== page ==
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Referenced by
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US6779411Dec 14, 2001Aug 24, 2004Joe C. SpurgeonAdaptable filter sampling device
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Classifications
U.S. Classification96/413, 55/337, 73/863.23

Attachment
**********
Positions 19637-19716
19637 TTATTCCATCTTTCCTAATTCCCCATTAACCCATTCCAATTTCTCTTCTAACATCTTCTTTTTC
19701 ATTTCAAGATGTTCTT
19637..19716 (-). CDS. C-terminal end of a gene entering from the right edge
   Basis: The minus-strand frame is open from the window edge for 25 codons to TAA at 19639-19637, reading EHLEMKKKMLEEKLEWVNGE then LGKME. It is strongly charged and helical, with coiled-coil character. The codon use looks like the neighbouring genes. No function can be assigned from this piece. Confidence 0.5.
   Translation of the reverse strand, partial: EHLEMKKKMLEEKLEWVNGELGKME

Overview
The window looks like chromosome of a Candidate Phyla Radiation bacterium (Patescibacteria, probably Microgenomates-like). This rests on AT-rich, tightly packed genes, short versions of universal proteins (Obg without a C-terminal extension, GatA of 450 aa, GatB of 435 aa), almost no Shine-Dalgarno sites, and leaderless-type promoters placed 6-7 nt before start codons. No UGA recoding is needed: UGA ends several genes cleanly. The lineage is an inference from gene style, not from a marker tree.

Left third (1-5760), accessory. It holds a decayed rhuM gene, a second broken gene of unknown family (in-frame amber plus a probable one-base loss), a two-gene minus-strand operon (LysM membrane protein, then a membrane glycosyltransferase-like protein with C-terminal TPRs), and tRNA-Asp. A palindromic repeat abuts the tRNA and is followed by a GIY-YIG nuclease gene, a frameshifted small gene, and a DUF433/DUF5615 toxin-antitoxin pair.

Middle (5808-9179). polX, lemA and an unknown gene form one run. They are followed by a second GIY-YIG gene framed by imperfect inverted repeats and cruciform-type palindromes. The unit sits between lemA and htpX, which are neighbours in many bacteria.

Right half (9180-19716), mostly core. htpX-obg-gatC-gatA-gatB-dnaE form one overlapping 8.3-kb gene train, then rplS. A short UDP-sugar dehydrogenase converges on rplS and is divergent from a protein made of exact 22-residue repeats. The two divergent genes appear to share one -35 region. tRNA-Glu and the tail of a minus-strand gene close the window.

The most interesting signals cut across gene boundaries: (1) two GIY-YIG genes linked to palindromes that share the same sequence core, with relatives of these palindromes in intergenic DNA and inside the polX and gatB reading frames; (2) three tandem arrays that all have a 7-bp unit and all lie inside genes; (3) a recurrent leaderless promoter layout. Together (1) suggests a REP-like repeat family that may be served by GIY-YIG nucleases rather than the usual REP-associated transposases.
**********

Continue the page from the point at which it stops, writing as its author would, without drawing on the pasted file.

International ClassificationG01N15/02, C12Q1/24, C12Q1/04, G01N1/22
Cooperative ClassificationG01N15/0272, C12Q1/04, G01N2001/2223, C12Q1/24, G01N1/2211, G01N1/2205
European ClassificationC12Q1/24, G01N15/02F, G01N1/22B1, C12Q1/04, G01N1/22B5
Legal Events
DateCodeEventDescription
Dec 6, 2011FPExpired due to failure to pay maintenance fee
Effective date: 20111014
Oct 14, 2011LAPSLapse for failure to pay maintenance fees
May 23, 2011REMIMaintenance fee reminder mailed
Apr 9, 2007FPAYFee payment
Year of fee payment: 4